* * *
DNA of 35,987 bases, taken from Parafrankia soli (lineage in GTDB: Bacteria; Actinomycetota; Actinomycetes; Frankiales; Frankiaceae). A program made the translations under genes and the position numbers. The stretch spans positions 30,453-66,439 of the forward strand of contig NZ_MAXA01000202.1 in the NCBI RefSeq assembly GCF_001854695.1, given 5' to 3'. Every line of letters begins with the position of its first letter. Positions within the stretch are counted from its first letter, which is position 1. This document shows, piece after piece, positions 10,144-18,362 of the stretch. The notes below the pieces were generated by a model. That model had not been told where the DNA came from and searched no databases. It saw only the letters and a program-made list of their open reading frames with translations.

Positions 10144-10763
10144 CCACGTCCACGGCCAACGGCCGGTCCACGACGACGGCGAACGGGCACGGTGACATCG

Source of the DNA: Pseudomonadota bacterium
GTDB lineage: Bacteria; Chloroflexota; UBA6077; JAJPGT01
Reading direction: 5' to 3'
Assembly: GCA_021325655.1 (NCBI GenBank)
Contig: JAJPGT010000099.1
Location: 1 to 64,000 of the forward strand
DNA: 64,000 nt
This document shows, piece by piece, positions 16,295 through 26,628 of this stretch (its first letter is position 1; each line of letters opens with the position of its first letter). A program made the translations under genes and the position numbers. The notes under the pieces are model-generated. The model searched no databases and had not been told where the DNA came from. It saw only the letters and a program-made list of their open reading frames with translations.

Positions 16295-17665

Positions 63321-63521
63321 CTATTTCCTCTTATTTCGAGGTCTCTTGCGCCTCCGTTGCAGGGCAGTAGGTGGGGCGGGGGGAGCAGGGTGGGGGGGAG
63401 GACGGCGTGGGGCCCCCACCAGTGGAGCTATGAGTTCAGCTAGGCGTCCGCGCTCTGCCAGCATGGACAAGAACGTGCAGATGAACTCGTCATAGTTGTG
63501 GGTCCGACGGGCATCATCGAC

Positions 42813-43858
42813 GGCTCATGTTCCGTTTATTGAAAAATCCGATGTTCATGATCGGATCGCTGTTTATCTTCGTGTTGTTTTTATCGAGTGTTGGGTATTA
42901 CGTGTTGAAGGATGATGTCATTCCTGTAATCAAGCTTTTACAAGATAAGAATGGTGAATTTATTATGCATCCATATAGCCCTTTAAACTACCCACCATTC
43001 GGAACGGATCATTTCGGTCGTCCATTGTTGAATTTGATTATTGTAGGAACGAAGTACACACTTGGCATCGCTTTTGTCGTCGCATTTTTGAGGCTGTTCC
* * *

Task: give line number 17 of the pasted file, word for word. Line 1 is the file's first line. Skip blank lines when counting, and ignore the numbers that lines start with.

Positions 42813-43858